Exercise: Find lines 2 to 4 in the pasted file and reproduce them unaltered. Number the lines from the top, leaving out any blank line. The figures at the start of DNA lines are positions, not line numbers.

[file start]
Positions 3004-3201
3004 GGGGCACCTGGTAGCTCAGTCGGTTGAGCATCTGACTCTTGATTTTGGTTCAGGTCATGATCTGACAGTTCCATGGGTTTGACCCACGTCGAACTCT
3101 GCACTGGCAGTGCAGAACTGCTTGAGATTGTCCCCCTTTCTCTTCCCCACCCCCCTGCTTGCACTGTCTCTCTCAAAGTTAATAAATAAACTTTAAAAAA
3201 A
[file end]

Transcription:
3004 GGGGCACCTGGTAGCTCAGTCGGTTGAGCATCTGACTCTTGATTTTGGTTCAGGTCATGATCTGACAGTTCCATGGGTTTGACCCACGTCGAACTCT
3101 GCACTGGCAGTGCAGAACTGCTTGAGATTGTCCCCCTTTCTCTTCCCCACCCCCCTGCTTGCACTGTCTCTCTCAAAGTTAATAAATAAACTTTAAAAAA
3201 A